Cover Image
close this bookHaemoglobin Colour Scale ... A Practical Answer to a Vital Need (WHO - OMS, 6 p.)
View the document(introduction...)
View the documentAnemia
View the documentDetection and management of anaemia
View the documentRevisiting a powerful concept
View the documentHow does it work ?
View the documentValidation in the field
View the documentTraining
View the documentHaemoglobin Colour Scale Starter Kit:
View the documentQuality control
View the documentHow much is it?
View the documentSummary
View the documentBibliography
View the documentFind out more...

Detection and management of anaemia

The measurement of haemoglobin has long been recognized as fundamental in routine health checks, for the diagnosis and treatment of disease and, given the global incidence of anaemia, in public health care.

The measurement of haemoglobin in blood as an indicator of anaemia has traditionally relied on the services of a well-equipped clinical laboratory. Simple techniques do of course exist, but even these are relatively expensive and require commercial reagents, a good degree of technical skill and are not readily available in peripheral health clinics or at point of care for clinicians and mid-wives.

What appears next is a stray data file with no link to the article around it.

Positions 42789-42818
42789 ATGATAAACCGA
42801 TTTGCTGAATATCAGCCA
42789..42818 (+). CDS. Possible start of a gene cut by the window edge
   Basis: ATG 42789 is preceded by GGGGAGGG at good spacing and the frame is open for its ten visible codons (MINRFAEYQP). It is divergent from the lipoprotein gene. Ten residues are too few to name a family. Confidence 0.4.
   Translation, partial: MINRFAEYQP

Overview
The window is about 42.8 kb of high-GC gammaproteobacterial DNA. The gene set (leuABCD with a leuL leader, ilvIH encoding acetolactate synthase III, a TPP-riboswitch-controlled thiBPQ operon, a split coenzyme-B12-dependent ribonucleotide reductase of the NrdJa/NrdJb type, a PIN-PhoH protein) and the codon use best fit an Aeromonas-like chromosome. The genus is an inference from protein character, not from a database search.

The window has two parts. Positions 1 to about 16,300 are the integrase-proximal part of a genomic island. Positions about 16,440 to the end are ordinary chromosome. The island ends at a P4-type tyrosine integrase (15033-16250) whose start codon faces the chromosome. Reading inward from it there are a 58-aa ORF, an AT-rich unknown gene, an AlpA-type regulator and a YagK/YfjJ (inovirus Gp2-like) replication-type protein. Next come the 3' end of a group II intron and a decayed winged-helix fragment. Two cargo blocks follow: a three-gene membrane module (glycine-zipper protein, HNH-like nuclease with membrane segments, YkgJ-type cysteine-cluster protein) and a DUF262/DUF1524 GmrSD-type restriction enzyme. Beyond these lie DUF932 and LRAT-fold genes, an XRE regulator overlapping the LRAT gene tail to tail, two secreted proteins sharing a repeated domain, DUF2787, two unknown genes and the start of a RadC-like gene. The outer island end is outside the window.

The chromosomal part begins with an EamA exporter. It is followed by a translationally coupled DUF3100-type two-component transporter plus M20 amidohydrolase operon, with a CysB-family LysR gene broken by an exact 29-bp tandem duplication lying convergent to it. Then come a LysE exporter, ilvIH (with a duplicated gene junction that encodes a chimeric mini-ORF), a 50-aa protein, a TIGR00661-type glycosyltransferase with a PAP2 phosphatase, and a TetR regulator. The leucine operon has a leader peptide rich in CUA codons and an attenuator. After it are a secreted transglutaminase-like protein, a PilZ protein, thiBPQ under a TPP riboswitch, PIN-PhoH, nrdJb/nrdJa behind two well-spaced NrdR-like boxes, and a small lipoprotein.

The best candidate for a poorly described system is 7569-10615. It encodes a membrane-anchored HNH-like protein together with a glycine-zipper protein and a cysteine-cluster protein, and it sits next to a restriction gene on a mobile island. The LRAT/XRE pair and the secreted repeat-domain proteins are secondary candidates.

In primary health care centres, when laboratory facilities are not available, anaemia is usually diagnosed from clinical signs (pallor of the conjunctiva, tongue, palms and nail beds, using anaemia recognition cards if available), although accurate interpretation of these signs depends a great deal on effective training. However, in rural areas where anaemia is common and where appropriate prevention and treatment strategies may be most beneficial, an alternative method is needed to screen for anaemia easily and economically. The less sophisticated the device, the more easily we can respond - in a sustained way - to the needs of primary health, care centres in developing countries.